So I briskly dragged Jacky around the town on Saturday morning to enable me to get out for afternoon session. Though everyone I know has been desperately trying to cram as much time in on the rivers before they close, I was steering well clear! As the last fish i caught on the river was a good way to finish and another session would inevitably ruin that for me. So a few hours at Ryton seemed a good option.
It was meant to be sunny all day with temperatures of 10-11c, but as per normal the met office proved to be less than useless and it turned out to be overcast, windy and a little cold. Even with this i still felt that i had decent chance of a run or two considering that with every day that passes the cold winter fades away and the signs of spring appear. When I arrived Ryton was unusually busy so after settling in the only peg I fancied, I cast out my normal two rods.
Like most others fishing I was getting touches but nothing I thought justified a strike. After a little rig tweeking I again cast out, but this time the rig modification worked a treat and one of my bobbins kept twitching enough for me to be confident there was a fish on my bait.
I was hoping it was a carp but the lack of fight indicated a smaller culprit. After a short somewhat understated fight i was made up when my first Tench of 2010 was in the net. The rig modifications have made me think! How many of those odd bleeps have actually been fish and how many have mouthed my baits not even registering on the bite alarms.
I fished on till dusk came and finally the cloud cleared and the last few rays of sunlight lit the woods on the far side of the lake a beautiful burnt orange. A bit of sun and a tench in the bag; me thinks that spring doth approach. Roll on summer when the tench and carp will be in full swing.
An invite to fish the River Avon at stratford town with Keith, Jeff and Pete on tuesday afternoon seemed like a good oportunity to get one last session before the river season finished next week.
I knew from previous experience that the town waters here can on the right day be a prolific bream water. So with that in mind i diligently began preparing a hundred weight of luquidised bread and hemp the night before, in hope that the bream may have responded to the recent increase of day time tempratures.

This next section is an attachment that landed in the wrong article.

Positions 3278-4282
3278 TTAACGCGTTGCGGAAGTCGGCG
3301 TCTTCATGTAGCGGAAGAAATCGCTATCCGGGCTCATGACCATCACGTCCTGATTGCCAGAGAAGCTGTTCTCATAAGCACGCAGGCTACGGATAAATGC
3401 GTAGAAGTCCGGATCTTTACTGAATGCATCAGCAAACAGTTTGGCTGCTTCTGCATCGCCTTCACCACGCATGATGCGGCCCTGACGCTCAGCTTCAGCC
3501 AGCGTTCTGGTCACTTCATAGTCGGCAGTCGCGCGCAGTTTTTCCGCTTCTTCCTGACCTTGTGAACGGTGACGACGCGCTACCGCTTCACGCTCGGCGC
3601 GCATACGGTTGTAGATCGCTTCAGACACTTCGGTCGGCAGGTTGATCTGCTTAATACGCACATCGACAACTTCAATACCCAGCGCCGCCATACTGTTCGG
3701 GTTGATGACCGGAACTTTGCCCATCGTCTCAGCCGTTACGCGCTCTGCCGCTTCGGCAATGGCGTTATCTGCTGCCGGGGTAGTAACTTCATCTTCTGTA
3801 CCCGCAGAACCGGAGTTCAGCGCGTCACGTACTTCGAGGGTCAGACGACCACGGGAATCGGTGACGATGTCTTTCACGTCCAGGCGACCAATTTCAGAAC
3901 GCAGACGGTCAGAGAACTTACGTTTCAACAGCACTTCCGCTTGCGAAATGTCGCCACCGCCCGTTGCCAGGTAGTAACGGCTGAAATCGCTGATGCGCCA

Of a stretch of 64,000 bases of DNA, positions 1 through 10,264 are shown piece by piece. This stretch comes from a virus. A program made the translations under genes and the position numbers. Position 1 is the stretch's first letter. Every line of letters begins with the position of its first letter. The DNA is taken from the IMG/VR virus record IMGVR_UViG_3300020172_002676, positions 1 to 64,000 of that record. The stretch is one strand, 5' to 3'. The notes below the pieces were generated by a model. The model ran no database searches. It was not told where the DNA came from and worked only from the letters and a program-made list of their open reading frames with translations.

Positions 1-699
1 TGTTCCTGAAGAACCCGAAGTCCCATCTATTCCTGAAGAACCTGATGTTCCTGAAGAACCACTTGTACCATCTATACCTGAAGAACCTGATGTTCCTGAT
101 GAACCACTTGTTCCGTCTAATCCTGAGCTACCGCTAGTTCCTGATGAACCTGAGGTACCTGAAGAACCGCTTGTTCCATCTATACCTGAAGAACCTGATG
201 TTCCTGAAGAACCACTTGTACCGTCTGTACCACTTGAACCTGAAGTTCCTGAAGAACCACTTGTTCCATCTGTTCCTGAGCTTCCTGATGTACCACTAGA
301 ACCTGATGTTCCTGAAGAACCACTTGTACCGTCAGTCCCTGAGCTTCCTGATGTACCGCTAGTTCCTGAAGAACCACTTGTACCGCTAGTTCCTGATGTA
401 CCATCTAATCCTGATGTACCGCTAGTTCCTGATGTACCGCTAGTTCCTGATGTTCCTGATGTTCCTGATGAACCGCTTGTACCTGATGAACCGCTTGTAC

Once settled in a swim above the weir with both Keith and Jeff down stream i put my plan of attack into action. One rod up stream with a large cage feeder and a second lighter lead rod fished in tandem down stream to pick up any fish that might be shying off the feeder but still being attracted by the luquidised bread.
The plan went perfectly and i was confident in how i was fishing. But sadly the fish were not so confident about it and the only bites i was getting were so shy that they hardly registered on my lightest quiver tips. None of the others were faring that well ether as by late afternoon only Keith had managed to winkle out a couple of small chub.
It wasn't until dusk arrived and the light began to fade that the river seemed to liven up with a few small fish topping here and there. Only a short time before this happened i had decided action must be taken to avoid an impending blank! Swapping my lead for a feeder on my lighter rod, and my feeder on my heavier outfit to a lead with a dead bait, to attract the attentions of any Zander spured into action by the failing light.
My dead bait out in position, i again settled down and cast my stuffed feeder back onto the spot where every other had landed before it. After only seconds in the water the tip began to tremble. My patience paid off as i sat on my hands and eventually the tip hooped sharply down. At first i thought i had hooked a small chub but a flash of silver soon changed that and moments later the biggest roach i have caught from the Avon in a long time lay in my net.
After calling Keith over to see it, news came up stream that Pete had just caught a bream and was into another one right now. This one however turned out not to be a bream but a double figure barbel, which from the pictures keith had taken was a awesome fish.
We fished on until the light totally went and the cold wind combined with a lack of action told us it was time to leave. My keep net was the very last thing packed away. Finally with Jeff behind the camera i pulled the net from the cold water and in the bottom lay a single bar of pure silver.
I was very impressed with Jeff, as before i had even put it in the bag to be weighed he gave an estimate of a pound and a quarter which as it turns out was spot on.
Though the fishing didn't live up to my expectations, the capture of a pound and quarter roach seemed a great way for me end the River season.